Before excavation, the site was much overgrown by gorse and rough grass, but the general plan could easily be distinguished. It could be seen that there was a long and relatively narrow chamber, very nearly parallel-sided but with a slight increase in width towards the inner, western end, and with the side walls reinforced by lower blocks almost completely buried. The entrance, with a low sill stone visible, opened eastward directly on to a ring of standing stones (diameter 9 metres) that enclosed the remains of the mound. It was difficult to judge how much of this mound survived, for although naked rock outcropped immediately to the north, the chamber uprights were well buried and the chamber itself evidently contained some depth of soil.

Finds dating from the period when the tomb was first built and used were few. In the chamber there were cremated bones, perhaps representing two individuals, accompanied by an axe amulet and a pebble of similar shape, while both in and around the chamber lay quantities of burnt sticks, presumed to be the remains of funeral fires. Other finds included food vessels, a pigmy cup, bronze blade, stone bead, a razor and bone pins.

Hawkes was convinced that no pottery or other grave goods had been pillaged from the tomb, and that the amulet and pebble were the only non-perishable objects to have been buried. The sanctity of the site gained recognition in later days when Bronze Age folk inserted the cremated remains of their dead both inside and outside the peristalith.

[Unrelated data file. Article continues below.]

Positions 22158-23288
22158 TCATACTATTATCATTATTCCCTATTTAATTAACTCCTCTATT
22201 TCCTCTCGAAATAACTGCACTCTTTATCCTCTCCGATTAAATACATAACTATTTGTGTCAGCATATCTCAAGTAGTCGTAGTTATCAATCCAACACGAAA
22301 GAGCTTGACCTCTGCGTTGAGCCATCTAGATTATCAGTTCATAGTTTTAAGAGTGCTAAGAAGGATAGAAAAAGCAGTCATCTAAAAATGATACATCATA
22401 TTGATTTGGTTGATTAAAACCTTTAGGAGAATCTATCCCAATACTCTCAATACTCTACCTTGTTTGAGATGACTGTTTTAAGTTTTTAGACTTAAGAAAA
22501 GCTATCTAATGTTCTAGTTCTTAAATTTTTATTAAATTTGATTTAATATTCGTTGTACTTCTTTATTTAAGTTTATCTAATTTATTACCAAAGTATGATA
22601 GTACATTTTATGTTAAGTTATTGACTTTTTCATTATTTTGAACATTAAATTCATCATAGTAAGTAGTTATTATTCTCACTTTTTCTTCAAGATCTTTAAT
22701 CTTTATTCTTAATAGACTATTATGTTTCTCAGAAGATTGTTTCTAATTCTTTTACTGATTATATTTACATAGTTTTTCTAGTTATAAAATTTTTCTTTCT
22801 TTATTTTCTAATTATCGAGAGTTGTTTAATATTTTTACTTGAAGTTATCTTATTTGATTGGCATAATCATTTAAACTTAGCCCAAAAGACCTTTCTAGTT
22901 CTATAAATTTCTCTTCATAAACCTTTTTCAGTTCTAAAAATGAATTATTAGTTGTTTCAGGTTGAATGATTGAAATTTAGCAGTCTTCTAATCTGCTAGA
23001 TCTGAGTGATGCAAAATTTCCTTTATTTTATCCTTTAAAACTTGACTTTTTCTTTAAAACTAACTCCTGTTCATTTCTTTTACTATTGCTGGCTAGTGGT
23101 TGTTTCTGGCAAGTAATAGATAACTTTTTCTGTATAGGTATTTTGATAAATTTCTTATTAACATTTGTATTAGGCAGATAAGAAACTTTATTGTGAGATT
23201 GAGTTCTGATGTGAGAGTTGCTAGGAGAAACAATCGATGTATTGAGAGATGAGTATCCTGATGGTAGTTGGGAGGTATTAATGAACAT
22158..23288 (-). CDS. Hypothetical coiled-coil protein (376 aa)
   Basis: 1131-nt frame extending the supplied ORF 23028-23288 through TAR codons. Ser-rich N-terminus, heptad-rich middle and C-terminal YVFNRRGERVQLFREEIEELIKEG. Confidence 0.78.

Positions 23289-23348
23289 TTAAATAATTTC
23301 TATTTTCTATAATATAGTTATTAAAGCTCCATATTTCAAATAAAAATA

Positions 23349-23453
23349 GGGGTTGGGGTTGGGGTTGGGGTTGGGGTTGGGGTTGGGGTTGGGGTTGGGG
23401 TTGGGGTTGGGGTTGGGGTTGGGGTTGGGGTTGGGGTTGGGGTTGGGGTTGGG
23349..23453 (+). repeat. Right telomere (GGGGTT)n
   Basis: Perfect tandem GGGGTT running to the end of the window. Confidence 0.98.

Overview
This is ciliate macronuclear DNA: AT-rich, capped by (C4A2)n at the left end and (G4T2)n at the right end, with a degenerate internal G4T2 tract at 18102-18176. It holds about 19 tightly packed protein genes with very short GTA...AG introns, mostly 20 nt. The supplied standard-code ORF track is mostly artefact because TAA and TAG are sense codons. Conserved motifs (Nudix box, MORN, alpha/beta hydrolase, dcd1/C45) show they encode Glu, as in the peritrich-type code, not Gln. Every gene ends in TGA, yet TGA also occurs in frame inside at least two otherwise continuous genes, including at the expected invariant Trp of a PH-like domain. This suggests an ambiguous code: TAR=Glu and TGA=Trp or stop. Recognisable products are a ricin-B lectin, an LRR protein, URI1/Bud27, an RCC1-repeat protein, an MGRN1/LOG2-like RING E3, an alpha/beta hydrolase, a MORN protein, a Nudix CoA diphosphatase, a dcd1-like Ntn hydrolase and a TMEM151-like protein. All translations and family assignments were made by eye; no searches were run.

An interesting story to come out of the Harristown excavation and which Jacquetta later told a friend goes as follows;  “The evening after the above finds she was late at the dig, and all her workmen had gone home; she carefully covered the urns, and secured the tomb. But as she bicycled back to the hotel she was met to her surprise by a long procession of people making their way up to the tomb. This she discovered was because rumour had spread that a magical hare, the guardian of the tomb, had been disturbed, and that a crock had been discovered which, on the stroke of midnight, would prove to be full of golden coins - the mythical `Crock of Gold'.”

 

 

Harristown Passage Tomb

 

On completion of the Harristown dig, Hawkes returned to England and during the Second World War became a civil servant. In 1941 she was appointed Assistant Principal of the Post-War Reconstruction Secretariat. She moved to the Ministry of Education, became an established Principal and Secretary of the UK National Committee for Unesco, which post she held until 1949.

Following divorce from her husband Christopher, she married J.B Priestley, the English novelist, playwright and broadcaster in 1953. After Priestley's death in 1984, Jacquetta moved to Littlecote in Chipping Camden, Gloucestershire. Her final published book was ‘The Shell Guide to British Archaeology’ in 1986. She died in March 1996 aged 85. Her ashes are buried next to Priestley’s, at Hubberholme in the Yorkshire Dales.

In 2003, the University of Bradford, in England acquired Jacquetta’s Archive which captures her life, ideas, personality, style, friends and family in so much rich detail. 

It is an incredible record of her life, including diaries, letters, photographs, notebooks and drafts of books, poems, plays and articles, from her school reports and nature diaries to her last writings and obituaries. It vividly illustrates how Jacquetta developed as an archaeologist, journalist and poet, and covers her active engagement with controversial causes and her fascinating social and personal life.

 

 

Photo of J. Hawkes courtesy of the Jacquetta Hawkes Archive, Special Collections, University of Bradford.

Jacquetta Hawkes Archive

 

 

Article first published January 2012